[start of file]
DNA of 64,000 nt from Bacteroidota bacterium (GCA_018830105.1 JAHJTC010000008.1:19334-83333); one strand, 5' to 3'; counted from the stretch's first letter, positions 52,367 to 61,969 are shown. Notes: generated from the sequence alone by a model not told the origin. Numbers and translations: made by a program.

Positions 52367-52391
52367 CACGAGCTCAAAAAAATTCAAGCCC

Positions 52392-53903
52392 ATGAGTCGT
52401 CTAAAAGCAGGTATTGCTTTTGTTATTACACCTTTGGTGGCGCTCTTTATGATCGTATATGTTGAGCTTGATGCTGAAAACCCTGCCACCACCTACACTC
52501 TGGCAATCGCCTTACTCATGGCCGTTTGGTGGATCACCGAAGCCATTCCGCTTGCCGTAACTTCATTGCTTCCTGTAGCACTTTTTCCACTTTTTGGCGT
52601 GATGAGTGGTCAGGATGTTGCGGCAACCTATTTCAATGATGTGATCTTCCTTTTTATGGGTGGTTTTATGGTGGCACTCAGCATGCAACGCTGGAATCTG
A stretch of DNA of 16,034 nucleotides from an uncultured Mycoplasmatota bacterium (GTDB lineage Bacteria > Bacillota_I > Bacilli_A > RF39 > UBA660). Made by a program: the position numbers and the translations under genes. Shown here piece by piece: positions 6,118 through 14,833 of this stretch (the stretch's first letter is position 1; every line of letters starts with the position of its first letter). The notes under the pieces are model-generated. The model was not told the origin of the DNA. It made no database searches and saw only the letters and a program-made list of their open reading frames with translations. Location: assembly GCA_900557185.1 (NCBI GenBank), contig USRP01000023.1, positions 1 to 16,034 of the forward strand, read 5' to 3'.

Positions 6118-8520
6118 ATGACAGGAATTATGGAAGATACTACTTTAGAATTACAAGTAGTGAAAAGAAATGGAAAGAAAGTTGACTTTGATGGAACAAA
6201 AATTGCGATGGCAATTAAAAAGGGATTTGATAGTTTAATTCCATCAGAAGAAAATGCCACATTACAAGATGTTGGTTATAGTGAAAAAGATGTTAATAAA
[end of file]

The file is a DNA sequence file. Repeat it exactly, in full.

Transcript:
DNA of 64,000 nt from Bacteroidota bacterium (GCA_018830105.1 JAHJTC010000008.1:19334-83333); one strand, 5' to 3'; counted from the stretch's first letter, positions 52,367 to 61,969 are shown. Notes: generated from the sequence alone by a model not told the origin. Numbers and translations: made by a program.

Positions 52367-52391
52367 CACGAGCTCAAAAAAATTCAAGCCC

Positions 52392-53903
52392 ATGAGTCGT
52401 CTAAAAGCAGGTATTGCTTTTGTTATTACACCTTTGGTGGCGCTCTTTATGATCGTATATGTTGAGCTTGATGCTGAAAACCCTGCCACCACCTACACTC
52501 TGGCAATCGCCTTACTCATGGCCGTTTGGTGGATCACCGAAGCCATTCCGCTTGCCGTAACTTCATTGCTTCCTGTAGCACTTTTTCCACTTTTTGGCGT
52601 GATGAGTGGTCAGGATGTTGCGGCAACCTATTTCAATGATGTGATCTTCCTTTTTATGGGTGGTTTTATGGTGGCACTCAGCATGCAACGCTGGAATCTG
A stretch of DNA of 16,034 nucleotides from an uncultured Mycoplasmatota bacterium (GTDB lineage Bacteria > Bacillota_I > Bacilli_A > RF39 > UBA660). Made by a program: the position numbers and the translations under genes. Shown here piece by piece: positions 6,118 through 14,833 of this stretch (the stretch's first letter is position 1; every line of letters starts with the position of its first letter). The notes under the pieces are model-generated. The model was not told the origin of the DNA. It made no database searches and saw only the letters and a program-made list of their open reading frames with translations. Location: assembly GCA_900557185.1 (NCBI GenBank), contig USRP01000023.1, positions 1 to 16,034 of the forward strand, read 5' to 3'.

Positions 6118-8520
6118 ATGACAGGAATTATGGAAGATACTACTTTAGAATTACAAGTAGTGAAAAGAAATGGAAAGAAAGTTGACTTTGATGGAACAAA
6201 AATTGCGATGGCAATTAAAAAGGGATTTGATAGTTTAATTCCATCAGAAGAAAATGCCACATTACAAGATGTTGGTTATAGTGAAAAAGATGTTAATAAA